This story was published on January 3, 2023 and updated on January 12, 2023

A new TikTok trend is reigniting discussion of the ways in which white creators all too often appropriate beauty practices from Black and brown communities.

On December 28, Alix Earle — a 22-year-old influencer with a following of over 3 million —  posted a video listing her top Amazon purchases of 2022. Among her beauty, wellness, and tech finds is Mielle Organics' Rosemary Mint Scalp & Hair Strengthening Oil, a product typically used by those with textured and curly hair. (Mielle, a Black-owned brand, specializes in natural hair products.)

"I've only been using this for a little over a month and I've already seen tremendous hair growth," Earle said of the oil.

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In what some have dubbed the "Alix Earle Effect," a slew of (mostly white) creators have taken to TikTok to test out the product. While the buzz surrounding the oil might seem like a win for Mielle, its newfound demand among Earle's predominately white following has consequences for the Black and brown customers that Mielle's products are made for.

To understand these consequences, it's crucial to acknowledge the importance of hair oiling in Black and South Asian hair care. Because curls, coils, and kinks make it more difficult for the scalp's natural oils to moisturize the hair shaft, natural hair is often dryer than straight hair. Hair oils like Mielle's help prevent breakage and frizz resulting from this dryness.

Hair oiling is also practiced in India, where the ancient Ayurvedic technique is used to soften and strengthen locks.

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White creators are framing Mielle's hair oil as a novel discovery, but the product (and hair oiling in general) certainly isn't new to Black and brown folks. And while it's great that a Black-owned company like Mielle is enjoying a spike in searches, some fear the brand will increase prices and reformulate as a result of its newfound popularity among white customers.

These fears aren't unfounded — in 2015, natural haircare brand SheaMoisture reformulated one of its most popular products to better suit white hair. On January 11, Procter and Gamble's beauty division — a massive conglomerate that owns Head & Shoulders, Old Spice, and Olay — announced it was acquiring Mielle, casting the future of the brand in further uncertainty.

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Already, Mielle is reportedly selling out at online and brick-and-mortar stockists, a turn of events that some are attributing to Earle's video and influence. It's easy to spot the injustice in white customers raiding the natural hair care aisle, an already underserved category, thus preventing Black customers from buying one of the few brands made for and by them.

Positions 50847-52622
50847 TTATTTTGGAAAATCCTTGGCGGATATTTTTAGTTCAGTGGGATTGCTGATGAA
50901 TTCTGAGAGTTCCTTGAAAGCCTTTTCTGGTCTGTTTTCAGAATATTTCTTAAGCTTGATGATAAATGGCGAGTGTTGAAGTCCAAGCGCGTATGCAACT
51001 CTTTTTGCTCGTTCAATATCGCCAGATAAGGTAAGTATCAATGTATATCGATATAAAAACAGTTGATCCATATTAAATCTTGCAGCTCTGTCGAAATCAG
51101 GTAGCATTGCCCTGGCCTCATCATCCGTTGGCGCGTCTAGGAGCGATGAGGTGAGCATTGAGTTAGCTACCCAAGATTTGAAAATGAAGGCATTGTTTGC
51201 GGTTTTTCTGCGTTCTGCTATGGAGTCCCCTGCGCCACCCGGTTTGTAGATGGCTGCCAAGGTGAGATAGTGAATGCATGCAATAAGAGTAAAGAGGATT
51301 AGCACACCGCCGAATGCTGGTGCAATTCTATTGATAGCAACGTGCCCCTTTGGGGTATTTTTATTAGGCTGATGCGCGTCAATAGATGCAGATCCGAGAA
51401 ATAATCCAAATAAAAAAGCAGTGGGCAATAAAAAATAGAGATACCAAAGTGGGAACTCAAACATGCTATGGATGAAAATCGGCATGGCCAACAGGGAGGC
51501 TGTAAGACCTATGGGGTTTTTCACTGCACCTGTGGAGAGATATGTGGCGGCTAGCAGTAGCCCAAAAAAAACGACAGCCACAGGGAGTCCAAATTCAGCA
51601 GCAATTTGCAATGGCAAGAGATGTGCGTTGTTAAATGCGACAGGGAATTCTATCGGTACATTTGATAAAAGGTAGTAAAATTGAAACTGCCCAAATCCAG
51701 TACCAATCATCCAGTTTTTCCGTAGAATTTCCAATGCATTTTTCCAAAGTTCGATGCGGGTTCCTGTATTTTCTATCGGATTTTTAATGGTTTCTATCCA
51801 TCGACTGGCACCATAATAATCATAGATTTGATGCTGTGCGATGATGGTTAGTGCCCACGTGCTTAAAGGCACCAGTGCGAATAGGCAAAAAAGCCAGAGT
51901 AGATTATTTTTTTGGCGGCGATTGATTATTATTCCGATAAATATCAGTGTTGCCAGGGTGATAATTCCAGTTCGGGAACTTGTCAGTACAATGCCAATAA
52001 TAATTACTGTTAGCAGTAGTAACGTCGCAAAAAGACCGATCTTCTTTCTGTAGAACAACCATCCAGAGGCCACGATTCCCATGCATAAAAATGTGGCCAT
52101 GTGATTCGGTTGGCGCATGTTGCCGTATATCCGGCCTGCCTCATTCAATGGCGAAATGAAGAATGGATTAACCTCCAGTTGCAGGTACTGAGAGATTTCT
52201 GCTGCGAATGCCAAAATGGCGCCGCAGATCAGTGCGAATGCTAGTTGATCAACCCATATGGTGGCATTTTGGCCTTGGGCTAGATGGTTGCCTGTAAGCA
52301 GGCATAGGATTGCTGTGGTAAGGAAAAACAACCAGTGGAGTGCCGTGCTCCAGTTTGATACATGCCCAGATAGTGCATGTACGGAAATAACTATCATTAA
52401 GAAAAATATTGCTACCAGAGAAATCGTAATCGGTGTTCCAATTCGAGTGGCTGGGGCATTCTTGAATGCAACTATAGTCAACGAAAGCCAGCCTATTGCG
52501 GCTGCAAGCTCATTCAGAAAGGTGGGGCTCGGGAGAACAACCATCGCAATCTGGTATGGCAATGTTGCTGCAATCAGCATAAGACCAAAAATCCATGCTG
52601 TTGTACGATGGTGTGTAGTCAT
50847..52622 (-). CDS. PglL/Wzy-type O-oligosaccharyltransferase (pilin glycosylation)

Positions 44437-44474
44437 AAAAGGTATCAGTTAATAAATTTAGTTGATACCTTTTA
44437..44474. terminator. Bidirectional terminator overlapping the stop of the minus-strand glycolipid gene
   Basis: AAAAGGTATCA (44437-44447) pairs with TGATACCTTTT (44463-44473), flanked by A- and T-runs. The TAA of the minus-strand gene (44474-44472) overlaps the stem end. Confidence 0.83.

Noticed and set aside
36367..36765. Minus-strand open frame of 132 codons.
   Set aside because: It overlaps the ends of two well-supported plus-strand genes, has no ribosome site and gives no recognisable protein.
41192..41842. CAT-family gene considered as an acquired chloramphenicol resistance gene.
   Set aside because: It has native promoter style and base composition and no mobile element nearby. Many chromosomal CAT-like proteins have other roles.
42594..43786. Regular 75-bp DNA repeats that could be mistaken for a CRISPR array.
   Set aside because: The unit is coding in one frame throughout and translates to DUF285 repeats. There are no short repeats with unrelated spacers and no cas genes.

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Adding insult to injury, creators are misusing Mielle's oil after discovering that it's — surprise! — not made for non-textured hair. As exemplified by several videos, some are diluting the product with water or applying it to the scalp and shampooing it out immediately after, two things that Mielle's instructions specify not to do.

The Mielle situation is hardly the first instance of white creators appropriating beauty techniques from Black and brown communities. TikTok's "Clean Girl Aesthetic," which often referenced Hailey Bieber as inspiration, revolved around slicked-back buns, brown lip-liner, and lip gloss — a look that has existed in Black and Latin culture for decades.

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So, where does this leave us? Should white and non-Black creators forgo hair oil and lip gloss completely?

It's less about barring groups of people from using certain products and more about thinking critically about the significance of said products. In the case of Mielle, acknowledge the importance of hair oiling in Black hair care; acknowledge the abundance of products (oils and moisturizers included) made for white and non-textured hair.

By snatching up Mielle's oil, white customers reduce Black customers' access to an already limited selection of products formulated specifically for natural hair.

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As @kita.io put it: "You walk past the four or five hair care aisles dedicated to you in a store and walk down the one ethnic hair care oil to pull out an oil you saw on TikTok... what made you think that walking through an ethnic hair care aisle to buy a $20 oil that was not made for you was going to work? The product doesn't work for you, but you keep selling the oil out so that the people who actually need it can't get to the oil."

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